Rebuilding financial security and confidence after domestic abuse can be extremely challenging. More and more online and nationwide in-person programs have started teaching survivors the financial skills necessary to recover from abuse. However, as the adage goes, knowledge is power! Let’s talk about money and begin your financial education journey today.
What does financial abuse look like?
Financial abuse is a red flag that can escalate to other types of violence, such as physical abuse, between partners.
The abuser will attempt to and perhaps succeed in controlling and/or stealing their partner’s finances and information. They can also stalk them at their workplace or prevent them from having a job. Victims of domestic violence can be particularly vulnerable after leaving their abuser. Escaping is a financial burden in and of itself; it may mean single parenthood or difficulties finding a stable home and job. Victims may lack the financial knowledge to (re)gain control over their economic situation.
According to Judy Postmus, director of the Center on Violence Against Women and Children at Rutgers University’s School of Social Work, when explaining why it can be challenging to leave abusers, survivors complain about their lack of access to financial resources and knowledge of money management. Undoubtedly, survivors of domestic violence have unique financial needs. For example, they may require information on how to separate joint accounts, improve credit scores that their abuser damaged, budget as a single parent, and draft financial safety plans.
Financial empowerment refers to, among other aspects, employment, budgeting, housing, debt, and assets, but here, when talking about financial empowerment, we’ll focus on three things – knowledge, personal savings, and separate credit – as well as how victims and survivors can use these to their benefit.
Talk About Money Knowledge
The first step for both victims trying to escape their abuser and survivors of domestic violence is to build strong financial and money management knowledge and confidence. Knowledge is power! Fortunately, there is a growing list of financial literacy resources available online tailored to victims and survivors. Here are some you may find helpful:
- National Coalition against domestic violence: https://ncadv.org/financial-education
- National Endowment for Financial Education: www.nefe.org (Click on Multimedia Access and then on the financial education clearinghouse at the top of the page.)
- Allstate Foundation: https://allstatefoundation.org/what-we-do/end-domestic-violence/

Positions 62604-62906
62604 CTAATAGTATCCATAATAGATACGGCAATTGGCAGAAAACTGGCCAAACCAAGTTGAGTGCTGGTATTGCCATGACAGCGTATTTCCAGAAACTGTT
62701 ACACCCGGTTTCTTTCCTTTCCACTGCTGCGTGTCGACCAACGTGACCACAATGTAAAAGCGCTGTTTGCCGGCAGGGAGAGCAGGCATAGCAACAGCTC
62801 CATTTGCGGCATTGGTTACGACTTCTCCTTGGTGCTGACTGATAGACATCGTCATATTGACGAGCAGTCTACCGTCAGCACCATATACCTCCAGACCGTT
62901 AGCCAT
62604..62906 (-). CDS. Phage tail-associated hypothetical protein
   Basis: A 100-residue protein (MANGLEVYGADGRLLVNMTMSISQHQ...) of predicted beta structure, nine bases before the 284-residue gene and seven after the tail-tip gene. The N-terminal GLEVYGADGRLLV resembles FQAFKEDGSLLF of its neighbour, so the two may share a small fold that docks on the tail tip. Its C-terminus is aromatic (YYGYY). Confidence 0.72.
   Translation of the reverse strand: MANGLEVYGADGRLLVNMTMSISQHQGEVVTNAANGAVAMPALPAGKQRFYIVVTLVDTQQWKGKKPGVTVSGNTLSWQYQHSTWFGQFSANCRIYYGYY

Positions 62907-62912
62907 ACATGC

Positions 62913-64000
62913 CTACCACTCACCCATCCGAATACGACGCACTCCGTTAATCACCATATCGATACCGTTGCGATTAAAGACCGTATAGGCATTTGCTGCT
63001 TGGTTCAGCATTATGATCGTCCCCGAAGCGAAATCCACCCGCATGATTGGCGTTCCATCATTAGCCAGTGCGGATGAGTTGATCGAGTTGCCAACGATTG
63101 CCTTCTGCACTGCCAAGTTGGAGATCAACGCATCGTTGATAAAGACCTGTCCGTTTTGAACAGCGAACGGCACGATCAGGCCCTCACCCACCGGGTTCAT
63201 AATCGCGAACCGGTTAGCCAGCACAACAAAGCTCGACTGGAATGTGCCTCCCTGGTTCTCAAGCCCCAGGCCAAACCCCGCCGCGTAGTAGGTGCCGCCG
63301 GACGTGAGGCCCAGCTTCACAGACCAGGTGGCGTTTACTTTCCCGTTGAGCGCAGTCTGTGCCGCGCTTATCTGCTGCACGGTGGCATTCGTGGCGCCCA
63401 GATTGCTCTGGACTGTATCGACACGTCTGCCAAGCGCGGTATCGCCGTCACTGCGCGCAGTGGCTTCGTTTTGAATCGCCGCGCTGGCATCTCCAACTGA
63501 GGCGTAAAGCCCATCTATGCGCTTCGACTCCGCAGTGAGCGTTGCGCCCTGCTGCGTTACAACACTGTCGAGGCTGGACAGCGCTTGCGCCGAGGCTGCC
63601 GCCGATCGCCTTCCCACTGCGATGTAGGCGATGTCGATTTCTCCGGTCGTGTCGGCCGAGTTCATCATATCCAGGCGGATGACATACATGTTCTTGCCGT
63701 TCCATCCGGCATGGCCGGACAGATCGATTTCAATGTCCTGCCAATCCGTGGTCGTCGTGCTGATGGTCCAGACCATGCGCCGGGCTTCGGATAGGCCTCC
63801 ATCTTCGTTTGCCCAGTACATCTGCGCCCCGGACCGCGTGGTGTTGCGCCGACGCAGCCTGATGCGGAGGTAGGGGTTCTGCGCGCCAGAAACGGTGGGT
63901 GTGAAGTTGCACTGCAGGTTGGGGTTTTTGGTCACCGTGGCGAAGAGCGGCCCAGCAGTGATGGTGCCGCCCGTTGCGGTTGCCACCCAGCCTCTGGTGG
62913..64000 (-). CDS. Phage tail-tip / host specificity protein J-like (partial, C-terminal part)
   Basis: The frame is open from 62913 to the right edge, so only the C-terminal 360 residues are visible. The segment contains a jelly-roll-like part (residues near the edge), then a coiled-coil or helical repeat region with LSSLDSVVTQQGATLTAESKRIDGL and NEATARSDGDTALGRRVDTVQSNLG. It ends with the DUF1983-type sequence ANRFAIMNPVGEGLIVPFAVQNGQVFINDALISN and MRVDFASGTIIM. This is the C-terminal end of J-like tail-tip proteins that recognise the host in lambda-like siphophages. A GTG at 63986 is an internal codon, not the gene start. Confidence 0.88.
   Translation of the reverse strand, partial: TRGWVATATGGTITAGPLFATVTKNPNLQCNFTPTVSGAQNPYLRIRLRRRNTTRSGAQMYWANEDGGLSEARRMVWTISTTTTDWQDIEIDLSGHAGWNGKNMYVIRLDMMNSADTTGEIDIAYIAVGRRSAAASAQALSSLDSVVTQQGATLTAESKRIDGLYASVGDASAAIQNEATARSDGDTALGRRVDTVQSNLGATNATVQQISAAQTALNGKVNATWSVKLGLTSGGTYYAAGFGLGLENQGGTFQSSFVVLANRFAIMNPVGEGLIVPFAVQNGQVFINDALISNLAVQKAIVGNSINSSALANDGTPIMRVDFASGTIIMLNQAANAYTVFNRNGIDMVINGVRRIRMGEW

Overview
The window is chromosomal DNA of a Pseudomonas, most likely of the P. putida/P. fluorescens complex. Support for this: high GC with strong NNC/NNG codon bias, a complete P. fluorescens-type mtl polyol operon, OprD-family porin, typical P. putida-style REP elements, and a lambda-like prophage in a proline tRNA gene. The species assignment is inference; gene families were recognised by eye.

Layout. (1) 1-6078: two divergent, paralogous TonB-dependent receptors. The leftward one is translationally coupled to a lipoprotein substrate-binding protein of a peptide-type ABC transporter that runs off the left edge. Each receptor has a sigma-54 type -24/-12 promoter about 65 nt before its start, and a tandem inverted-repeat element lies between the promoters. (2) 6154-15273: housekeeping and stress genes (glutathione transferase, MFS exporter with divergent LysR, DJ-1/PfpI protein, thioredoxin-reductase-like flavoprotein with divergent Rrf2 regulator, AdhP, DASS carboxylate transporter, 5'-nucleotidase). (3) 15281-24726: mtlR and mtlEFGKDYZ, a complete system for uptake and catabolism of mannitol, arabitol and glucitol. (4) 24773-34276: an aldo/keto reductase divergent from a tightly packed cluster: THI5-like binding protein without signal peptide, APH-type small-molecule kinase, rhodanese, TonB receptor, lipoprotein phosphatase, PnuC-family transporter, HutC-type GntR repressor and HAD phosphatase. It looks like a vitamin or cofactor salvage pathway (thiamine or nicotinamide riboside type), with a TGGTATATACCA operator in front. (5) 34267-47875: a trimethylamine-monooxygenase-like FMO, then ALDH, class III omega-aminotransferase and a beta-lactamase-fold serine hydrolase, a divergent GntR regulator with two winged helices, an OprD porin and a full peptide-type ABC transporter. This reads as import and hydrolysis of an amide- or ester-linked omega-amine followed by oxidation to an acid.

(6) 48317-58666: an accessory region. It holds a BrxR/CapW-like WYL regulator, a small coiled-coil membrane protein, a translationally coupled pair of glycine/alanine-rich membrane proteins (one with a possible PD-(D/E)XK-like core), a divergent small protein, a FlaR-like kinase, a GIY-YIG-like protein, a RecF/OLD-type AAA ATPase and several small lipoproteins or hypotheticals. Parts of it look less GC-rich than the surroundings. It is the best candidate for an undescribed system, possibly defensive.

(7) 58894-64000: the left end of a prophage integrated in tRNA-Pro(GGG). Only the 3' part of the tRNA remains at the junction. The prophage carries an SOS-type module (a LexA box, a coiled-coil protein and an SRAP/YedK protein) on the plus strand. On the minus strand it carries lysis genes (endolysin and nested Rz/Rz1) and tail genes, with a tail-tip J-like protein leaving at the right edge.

- Women’s Institute for Financial Education: www.wife.org.
- The Association for Enterprise Opportunity (AEO): www.microenterpriseworks.org.
- Your Money Matters: Tax Information for Survivors of Domestic Abuse: www.irs.gov (look for publication #3865)
- Social Security Administration’s Website for Women: www.ssa.gov/women/
- National Association of Commissions for Women: https://www.nacw.org/womens-finances.html
- Women’s Institute for a Secure Retirement: www.wiserwomen.org/resources/fact-sheets/
- Heinz Family Philanthropies and Women’s Institute for a Secure Retirement (WISER): www.womensretirement.org
- WomensLaw.org’s National Network To End Domestic Violence program: https://www.womenslaw.org/
The next steps include listing out all your IDs, debit and credit cards, birth certificates, personal accounts, assets, and debts, which may require a lot of research and digging if your abuser has hidden these documents and information from you. Make a note of what financial resources and documentation you have and don’t have. Ask yourself: Is the abuser keeping the documents and financial resources you’re lacking? Is there a way you can get them back, cancelled, or re-issued? If you’ve never held these documents and financial instruments, what’s stopping your access? Is this something you can get around or get help with?
Keeping Your Personal Info Safe
Remember to keep all your IDs and your Social Security number, and any other personal information safe. Avoid sharing any personal details and passwords with others unless required. It may be a good idea not to store passwords on your computer or phone. These steps will ensure your identity is protected and that the abuser cannot steal it.
As a safeguard, be wary of any requests for your personal information and passwords over text or e-mail, especially soon after you leave your abuser, even if they appear to be coming from your bank or any legal authorities.
If possible, always keep some savings under your name, perhaps by regularly putting some of your paychecks into a separate account or under a close friend’s name and address, to keep it hidden from your abuser. Victims leaving an abusive relationship should try to take at least half of the money from all the accounts they own jointly with their abuser. Keep in mind that abusers may attempt to drain jointly owned accounts after their victims leave.
Check out Domesticshelters.org, an online searchable database of domestic violence shelters around the country, which can assist with housing after abuse.
If possible, have your credit card and (bank) accounts to ensure you can build a credit history in your name and that you are not left with a bad credit score or unmanageable amounts of debt after escaping your abuser.
Rebuilding financial security and confidence after domestic abuse can be extremely draining and challenging. Financial concerns can also keep victims in abusive relationships and postpone their escape. More and more online and nationwide in-person resources and programs have started teaching survivors the financial skills necessary to recover from abuse, however. There is a lot of power and hope in knowledge. Click on some of the links referenced here to further or begin your financial education journey and reap the benefits.